Physician burnout is as epidemic as the plague once was, as malignant as the most devastating cancer, and as silent an assassin as hypertension. The topic has garnered much attention not only because of its impact on the healthcare practitioner, but also due to its detriment to the patient.
While a search for the term “physician burnout” produces massive amounts of data, self-help tips, and advice on prevention, the conversation lacks organization, uniformity and a standardized approach to the management of burnout.
The available information has missed the mark in connecting with its physician audience, who have been programmed to follow algorithms, charts, and step-based approaches to disease treatment. For an individual experiencing burnout, this confusion can lead to feelings of angst and despair.
Medscape’s 2018 National Physician Burnout and Depression report shows that 42% of physicians are “burned out” and at least one-third feel they are easily exasperated and less engaged with patients. Finding a solution to this prevalent problem starts with knowing how to appreciate the pervasiveness of burnout, recognize its symptoms, and understand its pathophysiology. Only then will we be able to develop the ability to prevent and manage it.
Caveat: Like any disease, burnout has both general and particular aspects to it. Whereas small cell carcinoma is the same diagnosis among all who have it, their stage, paraneoplastic syndromes, response to treatment, and comorbid conditions are as unique as each individual who experiences it. Burnout is no different!
Burnout is a disease of emotions. It is defined as persistent physical, mental or emotional exhaustion caused by long-term stress, usually as a result of excessive work and/or personal responsibilities. It can lead to feelings of lack of personal development, becoming cynical, and developing a gradual erosion of enthusiasm for work.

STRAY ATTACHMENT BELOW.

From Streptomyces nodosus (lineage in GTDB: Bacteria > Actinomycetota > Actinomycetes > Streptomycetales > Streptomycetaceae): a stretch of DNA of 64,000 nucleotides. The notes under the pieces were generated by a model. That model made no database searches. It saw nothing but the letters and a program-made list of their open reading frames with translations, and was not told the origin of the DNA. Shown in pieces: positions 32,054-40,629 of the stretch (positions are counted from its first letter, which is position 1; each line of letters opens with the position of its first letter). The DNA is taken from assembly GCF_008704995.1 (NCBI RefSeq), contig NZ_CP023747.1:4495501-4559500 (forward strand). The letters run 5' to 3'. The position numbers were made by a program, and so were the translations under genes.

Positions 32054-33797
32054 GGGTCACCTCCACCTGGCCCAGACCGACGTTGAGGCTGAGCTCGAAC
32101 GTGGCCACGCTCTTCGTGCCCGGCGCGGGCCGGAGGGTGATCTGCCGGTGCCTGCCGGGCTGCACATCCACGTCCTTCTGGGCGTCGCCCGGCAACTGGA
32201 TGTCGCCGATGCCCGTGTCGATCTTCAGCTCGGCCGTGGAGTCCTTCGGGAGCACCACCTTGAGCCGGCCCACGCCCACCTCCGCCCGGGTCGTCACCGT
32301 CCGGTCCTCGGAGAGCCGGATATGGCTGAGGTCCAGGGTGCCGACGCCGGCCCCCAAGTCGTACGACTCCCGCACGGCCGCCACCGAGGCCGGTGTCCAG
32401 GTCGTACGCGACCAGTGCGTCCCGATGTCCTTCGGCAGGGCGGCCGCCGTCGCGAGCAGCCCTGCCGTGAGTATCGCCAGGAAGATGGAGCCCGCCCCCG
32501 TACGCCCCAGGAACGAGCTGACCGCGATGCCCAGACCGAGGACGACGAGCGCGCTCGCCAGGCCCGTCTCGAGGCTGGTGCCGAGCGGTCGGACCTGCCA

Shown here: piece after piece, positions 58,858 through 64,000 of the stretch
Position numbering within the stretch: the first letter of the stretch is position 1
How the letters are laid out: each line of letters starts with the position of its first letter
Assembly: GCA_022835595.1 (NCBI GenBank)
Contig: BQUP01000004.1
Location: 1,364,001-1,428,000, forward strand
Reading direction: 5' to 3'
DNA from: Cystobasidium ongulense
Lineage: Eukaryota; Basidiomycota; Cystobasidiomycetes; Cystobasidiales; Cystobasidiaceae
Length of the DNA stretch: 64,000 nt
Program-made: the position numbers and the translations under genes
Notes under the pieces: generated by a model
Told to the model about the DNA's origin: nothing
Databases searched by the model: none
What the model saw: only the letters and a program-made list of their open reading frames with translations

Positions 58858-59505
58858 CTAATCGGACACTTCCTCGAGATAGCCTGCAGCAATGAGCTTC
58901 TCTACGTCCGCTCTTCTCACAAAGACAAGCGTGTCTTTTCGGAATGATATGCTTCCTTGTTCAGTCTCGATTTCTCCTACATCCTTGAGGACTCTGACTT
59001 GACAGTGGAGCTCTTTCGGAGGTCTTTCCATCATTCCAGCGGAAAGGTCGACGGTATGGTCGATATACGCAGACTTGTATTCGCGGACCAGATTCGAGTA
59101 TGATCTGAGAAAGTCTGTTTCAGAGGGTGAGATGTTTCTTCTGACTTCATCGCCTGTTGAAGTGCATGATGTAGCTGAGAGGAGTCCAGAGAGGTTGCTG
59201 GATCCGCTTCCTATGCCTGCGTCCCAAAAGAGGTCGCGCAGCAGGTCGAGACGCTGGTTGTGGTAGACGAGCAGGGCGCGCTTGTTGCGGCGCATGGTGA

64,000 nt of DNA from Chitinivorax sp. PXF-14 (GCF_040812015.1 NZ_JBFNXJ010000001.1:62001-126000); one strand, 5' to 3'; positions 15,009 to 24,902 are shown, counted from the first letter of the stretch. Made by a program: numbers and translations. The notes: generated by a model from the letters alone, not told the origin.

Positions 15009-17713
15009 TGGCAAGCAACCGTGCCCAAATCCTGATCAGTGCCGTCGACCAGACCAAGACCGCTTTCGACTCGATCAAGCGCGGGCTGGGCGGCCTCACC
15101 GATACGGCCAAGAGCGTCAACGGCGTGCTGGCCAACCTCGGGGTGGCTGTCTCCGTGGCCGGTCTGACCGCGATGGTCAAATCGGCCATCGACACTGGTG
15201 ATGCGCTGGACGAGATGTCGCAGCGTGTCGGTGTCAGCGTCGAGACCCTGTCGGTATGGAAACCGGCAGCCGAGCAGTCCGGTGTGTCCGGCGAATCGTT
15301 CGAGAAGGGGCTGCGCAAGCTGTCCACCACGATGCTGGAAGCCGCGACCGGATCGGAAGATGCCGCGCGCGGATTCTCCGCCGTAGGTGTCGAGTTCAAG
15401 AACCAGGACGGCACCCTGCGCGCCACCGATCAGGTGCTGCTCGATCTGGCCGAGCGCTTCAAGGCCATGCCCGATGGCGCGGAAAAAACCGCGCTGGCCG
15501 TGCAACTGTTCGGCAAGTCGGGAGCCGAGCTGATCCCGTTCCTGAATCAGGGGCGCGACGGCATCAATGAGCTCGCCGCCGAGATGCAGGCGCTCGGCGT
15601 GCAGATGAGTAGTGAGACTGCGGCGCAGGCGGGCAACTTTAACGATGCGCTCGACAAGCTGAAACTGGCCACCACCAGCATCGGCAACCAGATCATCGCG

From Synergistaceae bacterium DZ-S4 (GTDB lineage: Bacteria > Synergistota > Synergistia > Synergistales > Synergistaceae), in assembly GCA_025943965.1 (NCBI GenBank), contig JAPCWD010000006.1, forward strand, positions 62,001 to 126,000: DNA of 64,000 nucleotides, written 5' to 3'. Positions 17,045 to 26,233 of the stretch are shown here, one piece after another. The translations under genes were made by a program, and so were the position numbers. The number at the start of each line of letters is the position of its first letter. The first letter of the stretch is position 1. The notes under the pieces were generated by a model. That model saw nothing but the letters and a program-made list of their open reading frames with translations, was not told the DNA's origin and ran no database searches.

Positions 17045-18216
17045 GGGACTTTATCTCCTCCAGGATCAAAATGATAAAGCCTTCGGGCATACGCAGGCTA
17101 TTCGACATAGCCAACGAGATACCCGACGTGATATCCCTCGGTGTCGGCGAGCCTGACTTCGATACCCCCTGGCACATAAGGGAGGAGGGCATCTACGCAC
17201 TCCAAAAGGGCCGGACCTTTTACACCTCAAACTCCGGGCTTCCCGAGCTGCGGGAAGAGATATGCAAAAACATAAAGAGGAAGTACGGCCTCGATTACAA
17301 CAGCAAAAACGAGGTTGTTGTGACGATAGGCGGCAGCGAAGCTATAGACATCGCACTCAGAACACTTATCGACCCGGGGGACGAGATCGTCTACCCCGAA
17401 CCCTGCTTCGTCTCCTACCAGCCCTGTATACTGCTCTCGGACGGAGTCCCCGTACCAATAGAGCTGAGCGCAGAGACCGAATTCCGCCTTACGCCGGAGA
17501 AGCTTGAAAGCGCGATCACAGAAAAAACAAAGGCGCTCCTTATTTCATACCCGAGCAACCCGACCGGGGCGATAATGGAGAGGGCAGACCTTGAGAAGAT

Burnout develops over time. Its chronic nature makes it difficult to detect until it manifests in an acute fashion, such as emotional explosions, erratic behaviors, suicidal thoughts, drinking alcohol, or compassion fatigue. Like any malignancy, burnout is dependent on time, physicians’ personal abilities, and the cumulative effects of practicing our profession. More often than not, it is undetected until it is too late and some damage has already been done. Psychologists talk about the pendulum of emotional states physicians are usually in and the way they must oscillate between them. Being burned out is no different. Some days are worse than others, but when burnout affects physician performance and leads to medical errors, it becomes an important patient safety issue as well.
Physicians have the ability to recognize burnout but haven’t been taught how. If we had an innate ability to detect any malignancy, we would want to know about it, train in it, and master it. When it comes to burnout, that ability lies in the realm of our emotional intelligence. Simply stated, emotional intelligence is our capacity to understand and manage ourselves so that we can understand and manage others. Much like the instruments in a plane, emotional intelligence becomes the optic for how we visualize ourselves, understand our own internal emotional readings, and learn to adjust, control and avoid disastrous outcomes for ourselves and our patients. We are able to learn about our own emotional intelligence and train ourselves to become better at it. When we do, we can develop great optics, but those optics will not help us much if we are unable to take action. Wellness, self-care and a balanced life give us the greatest opportunity to place ourselves in the best position to do just that.
Partnering with The Sullivan Group, we have created a new course that offers the tools necessary to embark on the journey to recognizing, understanding and combating burnout. Once we understand it, we are able to develop action plans that can target it in a personalized approach. This course is meant to be a “lamp” that helps light the path to a healthier, more complete, less burned-out practice of medicine.
Learn more for CME
Physician burnout is covered extensively in our new course on this topic, available here.